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SABC executive purge ‘has cost more than R42m’

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The South African Broadcasting Corporation (SABC) paid executives just more than R42.6m in golden handshakes over the past six years, Communications Minister Faith Muthambi has revealed.

This is likely to raise more questions about the troubled broadcaster’s stability. The SABC has faced numerous issues in recent times, including acute financial, personnel and management problems.

In a reply to a Parliamentary question by the Democratic Alliance (DA) this week, Ms Muthambi revealed that the golden handshakes were paid out to, among others, former SABC CEOs Dali Mpofu, Lulama Mokhobo and Solly Mokoetle who received R13.2m, R5.6m and R3.8m respectively. Former head of news Phil Molefe was paid out R4.9m, while former acting chief operating officer Christine Mampane walked away with R4.3m. Axed SABC executive Phumelele Ntombela-Nzimande, the wife of Higher Education Minister Blade Nzimande, was paid R2.6m as part of an agreement to terminate her contract.

“In virtually all of these cases, the executives receiving the payouts were purged for political reasons,” DA communications spokesman and MP Gavin Davis said on Thursday.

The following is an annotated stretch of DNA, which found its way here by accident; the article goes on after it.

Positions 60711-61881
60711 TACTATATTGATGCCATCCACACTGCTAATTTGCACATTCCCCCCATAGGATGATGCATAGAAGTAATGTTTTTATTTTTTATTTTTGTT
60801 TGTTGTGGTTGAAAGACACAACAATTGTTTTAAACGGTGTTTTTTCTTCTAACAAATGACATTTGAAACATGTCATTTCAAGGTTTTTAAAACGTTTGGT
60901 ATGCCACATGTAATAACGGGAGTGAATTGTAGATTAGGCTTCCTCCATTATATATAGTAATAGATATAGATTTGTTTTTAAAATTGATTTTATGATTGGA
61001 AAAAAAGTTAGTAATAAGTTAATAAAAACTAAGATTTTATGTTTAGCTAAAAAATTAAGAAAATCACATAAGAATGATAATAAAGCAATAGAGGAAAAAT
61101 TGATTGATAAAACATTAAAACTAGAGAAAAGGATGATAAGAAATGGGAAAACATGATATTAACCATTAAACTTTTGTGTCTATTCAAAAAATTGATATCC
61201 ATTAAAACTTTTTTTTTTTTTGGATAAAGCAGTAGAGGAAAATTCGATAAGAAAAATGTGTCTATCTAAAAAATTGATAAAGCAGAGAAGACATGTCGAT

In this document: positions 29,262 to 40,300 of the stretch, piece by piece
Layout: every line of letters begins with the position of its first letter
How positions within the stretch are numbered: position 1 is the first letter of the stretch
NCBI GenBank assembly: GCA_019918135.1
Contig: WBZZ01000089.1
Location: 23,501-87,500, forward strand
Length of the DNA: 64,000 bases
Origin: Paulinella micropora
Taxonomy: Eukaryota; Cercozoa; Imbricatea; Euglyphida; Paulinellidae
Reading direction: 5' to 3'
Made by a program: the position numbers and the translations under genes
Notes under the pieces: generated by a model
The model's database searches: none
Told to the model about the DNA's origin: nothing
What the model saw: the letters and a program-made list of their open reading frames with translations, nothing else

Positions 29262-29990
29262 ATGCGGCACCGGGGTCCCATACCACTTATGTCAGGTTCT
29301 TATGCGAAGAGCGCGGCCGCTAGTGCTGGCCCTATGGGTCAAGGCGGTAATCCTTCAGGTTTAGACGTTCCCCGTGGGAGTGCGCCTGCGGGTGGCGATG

“As with other public entities, SABC executives are hired on the basis of their perceived loyalty to the dominant faction of the ANC instead of their ability to do the job. When deployed cadres fall out of political favour, they get dumped with a massive payout to soften the landing.

“This constant churn of deployed cadres is the reason why the SABC lurches from one crisis to the next,” Mr Davis said.

The revelation of the huge payouts by the public broadcaster comes a day before the SABC chief operating officer Hlaudi Motsoeneng’s appeal against the Western Cape High Court order that he be suspended pending a disciplinary inquiry, is heard in the Supreme Court of Appeal in Bloemfontein. Mr Motsoeneng has been accused of “purging” senior staff, which has cost the broadcaster millions of rand in payouts.

Public Protector Thuli Madonsela last year released a report that established that Mr Motsoeneng’s salary had increased from R1.5m to R2.4m in one year, and that he had lied about his academic qualifications and had purged senior staff.

The public protector recommended that Mr Motsoeneng, who was acting chief operating officer at the time, be suspended pending a disciplinary inquiry. But he remained in his position and no disciplinary action was taken. The DA then lodged an application with the high court. Ms Muthambi last year endorsed Mr Motsoeneng’s appointment as the permanent chief operating officer.

Mr Motsoeneng’s lawyers will argue in the Supreme Court of Appeal that the courts should have no say over how the SABC handles the allegations against him. BD Live

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